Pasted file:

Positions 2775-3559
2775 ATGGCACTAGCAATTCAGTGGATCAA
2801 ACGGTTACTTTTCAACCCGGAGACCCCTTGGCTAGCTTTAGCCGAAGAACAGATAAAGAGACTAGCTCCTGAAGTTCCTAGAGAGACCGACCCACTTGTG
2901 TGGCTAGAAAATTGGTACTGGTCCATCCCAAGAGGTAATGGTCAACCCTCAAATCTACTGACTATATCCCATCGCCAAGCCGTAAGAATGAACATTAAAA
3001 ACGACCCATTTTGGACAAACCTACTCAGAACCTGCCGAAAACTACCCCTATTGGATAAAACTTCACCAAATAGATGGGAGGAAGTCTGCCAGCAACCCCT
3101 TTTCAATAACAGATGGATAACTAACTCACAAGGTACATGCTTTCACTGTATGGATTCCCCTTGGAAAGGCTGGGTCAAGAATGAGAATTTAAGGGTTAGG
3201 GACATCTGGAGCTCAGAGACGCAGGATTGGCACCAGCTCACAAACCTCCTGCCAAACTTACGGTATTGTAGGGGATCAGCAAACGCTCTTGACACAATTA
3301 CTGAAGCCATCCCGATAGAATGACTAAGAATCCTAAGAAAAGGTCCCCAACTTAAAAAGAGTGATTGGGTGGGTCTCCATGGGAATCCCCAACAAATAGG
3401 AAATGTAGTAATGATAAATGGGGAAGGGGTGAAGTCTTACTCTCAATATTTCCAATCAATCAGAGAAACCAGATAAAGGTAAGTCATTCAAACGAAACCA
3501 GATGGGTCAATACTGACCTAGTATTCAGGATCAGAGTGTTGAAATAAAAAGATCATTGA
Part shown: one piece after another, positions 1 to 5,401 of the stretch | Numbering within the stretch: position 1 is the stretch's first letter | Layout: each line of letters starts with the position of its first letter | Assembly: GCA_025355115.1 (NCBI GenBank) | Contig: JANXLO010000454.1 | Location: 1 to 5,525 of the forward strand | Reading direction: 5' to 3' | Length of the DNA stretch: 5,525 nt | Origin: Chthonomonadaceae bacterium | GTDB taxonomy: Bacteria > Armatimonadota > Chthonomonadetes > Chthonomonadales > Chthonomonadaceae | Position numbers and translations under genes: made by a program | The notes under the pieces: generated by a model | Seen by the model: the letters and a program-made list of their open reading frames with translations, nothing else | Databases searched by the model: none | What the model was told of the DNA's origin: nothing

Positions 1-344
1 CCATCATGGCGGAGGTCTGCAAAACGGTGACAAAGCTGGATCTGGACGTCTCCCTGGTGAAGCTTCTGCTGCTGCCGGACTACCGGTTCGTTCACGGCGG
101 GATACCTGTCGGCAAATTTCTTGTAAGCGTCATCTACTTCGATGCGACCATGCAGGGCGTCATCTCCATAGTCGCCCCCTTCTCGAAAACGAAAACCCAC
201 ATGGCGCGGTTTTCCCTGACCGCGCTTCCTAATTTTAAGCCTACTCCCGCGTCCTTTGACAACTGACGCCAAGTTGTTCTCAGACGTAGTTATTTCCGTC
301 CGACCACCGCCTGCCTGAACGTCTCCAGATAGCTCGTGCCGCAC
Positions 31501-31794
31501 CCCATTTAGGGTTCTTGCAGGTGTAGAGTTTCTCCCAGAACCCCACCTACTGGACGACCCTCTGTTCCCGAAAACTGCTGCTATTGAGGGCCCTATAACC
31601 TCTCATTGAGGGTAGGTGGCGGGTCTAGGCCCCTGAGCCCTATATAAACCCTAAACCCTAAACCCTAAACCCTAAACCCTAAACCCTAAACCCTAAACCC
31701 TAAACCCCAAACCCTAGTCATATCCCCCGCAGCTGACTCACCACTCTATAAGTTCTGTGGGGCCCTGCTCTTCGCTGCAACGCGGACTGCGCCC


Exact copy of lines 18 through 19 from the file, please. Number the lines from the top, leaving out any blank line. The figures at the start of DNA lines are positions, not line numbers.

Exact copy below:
31501 CCCATTTAGGGTTCTTGCAGGTGTAGAGTTTCTCCCAGAACCCCACCTACTGGACGACCCTCTGTTCCCGAAAACTGCTGCTATTGAGGGCCCTATAACC
31601 TCTCATTGAGGGTAGGTGGCGGGTCTAGGCCCCTGAGCCCTATATAAACCCTAAACCCTAAACCCTAAACCCTAAACCCTAAACCCTAAACCCTAAACCC